Story by Francine Uenuma
June 12, 2023
|Jorgensen, stepping off a plane|
in Los Angeles in May 1953
She became one of the most
discussed figures of that year.
When the New York Daily News blared the headline “Ex-GI Becomes Blonde Beauty; Operations Transform Bronx Youth” on Dec. 1, 1952, Christine Jorgensen was still recovering from surgery in a hospital bed in Denmark.
The 26-year-old had sailed there two years earlier in a desperate bid for answers and, at last, had written to her parents to explain why. “Nature made a mistake which I have now corrected,” she wrote, in a letter leaked to the Daily News. “And now I am your daughter.”
Long before “transgender” was part of our shared lexicon, the revelation of Christine Jorgensen captivated the public. In a postwar America with expanding scientific horizons, her transformation raised the fascinating — and, to some, unsettling — idea that one’s sex could be altered.
“News of Christine Jorgensen was a seismic event for trans people. It brought attention to possibilities that many people didn’t know about,” said Susan Stryker, author of “Transgender History: The Roots of Today’s Revolution” and professor emerita of gender and women’s studies at the University of Arizona.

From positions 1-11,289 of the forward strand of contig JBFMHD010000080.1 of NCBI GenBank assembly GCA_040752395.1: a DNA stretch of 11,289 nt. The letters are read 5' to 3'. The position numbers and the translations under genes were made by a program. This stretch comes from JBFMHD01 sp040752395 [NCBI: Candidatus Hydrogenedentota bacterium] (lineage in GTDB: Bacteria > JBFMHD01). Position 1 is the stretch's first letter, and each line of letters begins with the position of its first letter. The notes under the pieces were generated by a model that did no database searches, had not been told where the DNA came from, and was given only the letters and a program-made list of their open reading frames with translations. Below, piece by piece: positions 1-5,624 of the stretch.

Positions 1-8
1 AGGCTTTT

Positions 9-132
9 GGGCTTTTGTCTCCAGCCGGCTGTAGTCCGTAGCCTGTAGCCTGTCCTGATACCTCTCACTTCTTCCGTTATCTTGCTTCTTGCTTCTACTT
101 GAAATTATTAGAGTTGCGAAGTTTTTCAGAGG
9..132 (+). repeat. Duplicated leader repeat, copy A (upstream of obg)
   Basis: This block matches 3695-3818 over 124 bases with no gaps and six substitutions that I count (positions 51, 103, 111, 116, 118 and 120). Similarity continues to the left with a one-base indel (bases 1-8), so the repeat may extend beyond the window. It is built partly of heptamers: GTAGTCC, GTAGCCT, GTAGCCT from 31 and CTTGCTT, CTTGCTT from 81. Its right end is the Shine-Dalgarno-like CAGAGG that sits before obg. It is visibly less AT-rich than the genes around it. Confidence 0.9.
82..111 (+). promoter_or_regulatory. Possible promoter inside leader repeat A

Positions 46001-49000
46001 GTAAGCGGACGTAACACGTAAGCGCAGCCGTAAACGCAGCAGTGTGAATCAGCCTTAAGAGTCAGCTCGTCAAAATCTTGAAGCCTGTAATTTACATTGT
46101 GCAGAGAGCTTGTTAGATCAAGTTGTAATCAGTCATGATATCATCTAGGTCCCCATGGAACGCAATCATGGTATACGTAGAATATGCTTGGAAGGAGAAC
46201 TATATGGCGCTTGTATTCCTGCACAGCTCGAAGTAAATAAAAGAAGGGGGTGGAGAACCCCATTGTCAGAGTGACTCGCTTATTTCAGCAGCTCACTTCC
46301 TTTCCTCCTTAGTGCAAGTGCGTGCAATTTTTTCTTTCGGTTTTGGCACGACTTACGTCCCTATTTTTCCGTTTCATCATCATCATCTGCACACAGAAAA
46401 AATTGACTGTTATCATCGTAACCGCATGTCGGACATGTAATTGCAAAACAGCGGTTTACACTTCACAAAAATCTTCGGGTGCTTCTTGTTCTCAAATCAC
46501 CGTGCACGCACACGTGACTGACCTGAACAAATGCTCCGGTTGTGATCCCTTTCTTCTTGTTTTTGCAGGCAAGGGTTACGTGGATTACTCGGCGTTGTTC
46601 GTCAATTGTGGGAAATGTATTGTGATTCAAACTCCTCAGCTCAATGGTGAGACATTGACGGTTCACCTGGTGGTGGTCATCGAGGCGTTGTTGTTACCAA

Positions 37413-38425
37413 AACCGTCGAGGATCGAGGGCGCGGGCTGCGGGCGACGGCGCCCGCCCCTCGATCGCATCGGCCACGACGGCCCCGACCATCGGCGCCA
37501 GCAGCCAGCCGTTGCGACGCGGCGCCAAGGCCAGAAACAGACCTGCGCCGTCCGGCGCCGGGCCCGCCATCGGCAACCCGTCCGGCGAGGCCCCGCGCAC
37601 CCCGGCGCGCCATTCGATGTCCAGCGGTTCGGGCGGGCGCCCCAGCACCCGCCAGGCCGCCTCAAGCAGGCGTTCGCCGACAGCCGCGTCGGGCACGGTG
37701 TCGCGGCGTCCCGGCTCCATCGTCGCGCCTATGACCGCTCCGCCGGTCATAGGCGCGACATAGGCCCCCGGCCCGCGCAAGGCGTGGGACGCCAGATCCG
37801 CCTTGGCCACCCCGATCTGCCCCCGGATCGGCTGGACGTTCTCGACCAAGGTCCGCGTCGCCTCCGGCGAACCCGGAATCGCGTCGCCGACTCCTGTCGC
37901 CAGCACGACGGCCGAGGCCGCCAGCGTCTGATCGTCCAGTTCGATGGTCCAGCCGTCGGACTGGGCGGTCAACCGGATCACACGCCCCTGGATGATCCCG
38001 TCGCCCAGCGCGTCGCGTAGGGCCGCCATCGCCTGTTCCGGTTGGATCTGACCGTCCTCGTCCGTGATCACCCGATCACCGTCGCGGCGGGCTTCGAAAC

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When Jorgensen was born in New York City in May 1926, the experiments that would eventually help her were well underway in Europe. The Austrian scientist Eugen Steinach had conducted sex-altering experiments on animals a decade before, and the German physician Magnus Hirschfeld built on that work in Berlin, searching for biological causes for those who didn’t conform to conventional notions of sexuality.
Among those Hirschfeld evaluated was Lili Elbe, subject of the 2015 film “The Danish Girl,” who underwent a series of surgeries and died in 1931 of complications from her final procedure. Hirschfeld’s Institute for Sexual Science, caught in the crosshairs of Nazi ideology, was destroyed in 1933 and the contents of its library burned. Hirschfeld was exiled, but his ideas endured.
When Jorgensen landed in New York on Feb. 12, 1953, she was inundated by flashing bulbs as she stepped off the plane, escorted by police, in heels and a fur coat. Reporters shouted questions.
“Thank you all for coming,” she told them. “But I think it’s too much.”
But media fascination only ramped up. According to one magazine’s tally, Jorgensen and her transition were the most-discussed story of 1953, outranking the execution of suspected spies Julius and Ethel Rosenberg.
“It’s like the world changed, and new ideas about gender and technology and the engineerability of the self were very current in that time,” said Stryker, the author and professor. “Jorgensen became an avatar of this new post-World War II techno-cultural moment.”
Her personal quest portended sweeping change — something she had sensed from all the way back in Denmark.
Jorgensen wrote to friends in 1950:
“Can you realize what success for me will mean to literally thousands of people? For I am not alone in this affliction."